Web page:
Mekong Delta incurs $3B annual losses due to salt intrusion

By Gia Chinh   March 16, 2024 | 06:12 am PT
Mekong Delta incurs $3B annual losses due to salt intrusion
Sluice gates at the Nguyen Tan Thanh channel in Tien Giang Province in the Mekong Delta are closed down to combat salt intrusion. Photo by VnExpress/Do Hung
The Mekong Delta region is facing a staggering economic setback, with researchers estimating annual losses exceeding VND70 trillion ($2.96 billion) due to salt intrusion.

The findings, presented by the Water Resources Science Institute under the Ministry of Natural Resources and the Environment at a Friday conference on water resource management, were based on sophisticated mathematical models and satellite imagery analysis. These tools provided insight into the damage sustained by crops and aquaculture, translating the losses into monetary terms for the years 2020-2023.

Among the 13 Mekong Delta provinces, Ca Mau stands as the hardest-hit, with losses totaling VND16.6 trillion, followed closely by Ben Tre at VND11.8 trillion. An Giang, which has dense river network and no coastline, reports no damage attributed to salt intrusion.

The study highlighted that 29% of the damage affects the fruit sector, 27% impacts flowers, and 14% pertains to rice cultivation. Aquaculture bears the brunt of the losses, accounting for 30% of the damage, approximately VND21 trillion.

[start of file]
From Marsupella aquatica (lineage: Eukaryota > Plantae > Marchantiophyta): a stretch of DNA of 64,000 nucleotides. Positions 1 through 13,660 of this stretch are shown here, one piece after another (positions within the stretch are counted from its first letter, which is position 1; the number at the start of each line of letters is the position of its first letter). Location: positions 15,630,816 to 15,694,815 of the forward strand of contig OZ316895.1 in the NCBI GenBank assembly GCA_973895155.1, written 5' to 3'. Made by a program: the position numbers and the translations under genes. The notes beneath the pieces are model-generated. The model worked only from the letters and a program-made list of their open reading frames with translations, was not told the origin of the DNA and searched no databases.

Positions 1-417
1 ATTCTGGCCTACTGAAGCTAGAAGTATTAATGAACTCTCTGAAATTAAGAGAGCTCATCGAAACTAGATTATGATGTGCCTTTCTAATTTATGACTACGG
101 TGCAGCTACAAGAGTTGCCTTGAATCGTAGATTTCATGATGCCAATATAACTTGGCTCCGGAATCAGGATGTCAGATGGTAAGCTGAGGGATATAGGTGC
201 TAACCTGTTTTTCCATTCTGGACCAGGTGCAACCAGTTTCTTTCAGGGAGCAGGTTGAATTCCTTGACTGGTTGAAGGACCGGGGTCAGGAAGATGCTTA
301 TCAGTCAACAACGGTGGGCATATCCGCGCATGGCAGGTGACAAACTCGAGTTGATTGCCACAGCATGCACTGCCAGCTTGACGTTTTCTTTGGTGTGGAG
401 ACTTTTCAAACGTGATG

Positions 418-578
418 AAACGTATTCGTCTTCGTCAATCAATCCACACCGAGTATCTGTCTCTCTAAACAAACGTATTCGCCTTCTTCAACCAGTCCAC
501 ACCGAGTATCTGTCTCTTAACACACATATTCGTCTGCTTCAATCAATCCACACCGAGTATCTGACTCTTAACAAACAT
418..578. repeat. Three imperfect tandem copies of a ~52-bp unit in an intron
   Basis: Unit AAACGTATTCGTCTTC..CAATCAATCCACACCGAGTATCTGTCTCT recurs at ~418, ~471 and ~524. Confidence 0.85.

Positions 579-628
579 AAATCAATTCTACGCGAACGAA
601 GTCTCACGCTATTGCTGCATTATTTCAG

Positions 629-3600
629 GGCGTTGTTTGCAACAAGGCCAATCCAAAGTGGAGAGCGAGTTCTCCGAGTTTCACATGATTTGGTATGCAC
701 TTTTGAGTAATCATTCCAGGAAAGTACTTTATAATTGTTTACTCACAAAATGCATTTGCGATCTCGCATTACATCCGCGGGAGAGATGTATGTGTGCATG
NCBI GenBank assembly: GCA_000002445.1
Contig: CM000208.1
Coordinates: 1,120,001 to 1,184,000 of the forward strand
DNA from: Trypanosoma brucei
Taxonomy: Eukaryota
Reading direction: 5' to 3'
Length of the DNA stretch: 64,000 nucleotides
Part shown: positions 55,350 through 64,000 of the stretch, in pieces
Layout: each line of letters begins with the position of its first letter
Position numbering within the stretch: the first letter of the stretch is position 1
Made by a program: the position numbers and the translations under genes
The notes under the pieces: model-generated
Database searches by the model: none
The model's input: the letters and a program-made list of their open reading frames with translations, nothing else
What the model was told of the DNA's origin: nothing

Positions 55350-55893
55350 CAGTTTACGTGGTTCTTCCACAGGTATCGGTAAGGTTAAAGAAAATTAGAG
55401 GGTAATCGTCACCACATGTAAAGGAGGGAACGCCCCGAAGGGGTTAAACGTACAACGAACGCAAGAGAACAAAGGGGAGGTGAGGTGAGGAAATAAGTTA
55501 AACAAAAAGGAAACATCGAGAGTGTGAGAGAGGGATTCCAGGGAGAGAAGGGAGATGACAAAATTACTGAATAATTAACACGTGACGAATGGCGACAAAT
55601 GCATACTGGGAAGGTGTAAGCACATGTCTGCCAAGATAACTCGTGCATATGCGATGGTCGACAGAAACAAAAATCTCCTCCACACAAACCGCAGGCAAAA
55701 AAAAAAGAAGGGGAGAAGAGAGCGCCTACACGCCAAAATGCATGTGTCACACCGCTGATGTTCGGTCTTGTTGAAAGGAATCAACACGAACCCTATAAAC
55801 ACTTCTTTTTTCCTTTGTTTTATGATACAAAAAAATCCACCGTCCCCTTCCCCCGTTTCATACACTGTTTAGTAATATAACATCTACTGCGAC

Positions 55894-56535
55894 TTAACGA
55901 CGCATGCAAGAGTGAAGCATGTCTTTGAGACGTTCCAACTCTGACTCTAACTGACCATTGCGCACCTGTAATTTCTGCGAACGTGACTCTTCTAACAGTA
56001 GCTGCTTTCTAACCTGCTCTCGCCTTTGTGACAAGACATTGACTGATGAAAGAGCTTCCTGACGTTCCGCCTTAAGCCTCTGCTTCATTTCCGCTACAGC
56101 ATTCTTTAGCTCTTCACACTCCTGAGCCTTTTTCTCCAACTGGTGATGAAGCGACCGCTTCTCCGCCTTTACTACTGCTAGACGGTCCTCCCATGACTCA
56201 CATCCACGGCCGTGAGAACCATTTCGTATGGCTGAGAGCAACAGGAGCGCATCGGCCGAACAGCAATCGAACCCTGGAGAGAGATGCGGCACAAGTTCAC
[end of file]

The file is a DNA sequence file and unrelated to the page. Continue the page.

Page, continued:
Looking ahead, the models project even steeper losses, with anticipated costs soaring to VND72.3 trillion, VND73.5 trillion, and VND76.4 trillion in 2030, 2040, and 2050, respectively.

Tran Anh Phuong, representing the institute, emphasized that the escalating damage correlates with rising sea levels, heightened socio-economic activities, and the utilization of upstream water resources. He underscored the importance of utilizing these insights to develop targeted measures, particularly in areas severely affected by salt intrusion.

The Ministry of Agriculture and Rural Development reported that salt intrusion levels have surged to unprecedented heights, extending 5-15 km deeper than usual. Although two more waves of salt intrusion are expected in late March and early April, they are projected to be less severe.

Reflecting on the historic 2016 salt intrusion crisis, which contaminated 160,000 hectares of soil and incurred losses exceeding VND5.5 trillion, the government allocated VND530 billion to eight Mekong Delta provinces to address the crisis.

As the region grapples with the relentless impact of salt intrusion, effective mitigation strategies and targeted interventions are imperative to safeguarding the livelihoods of millions in the Mekong Delta.

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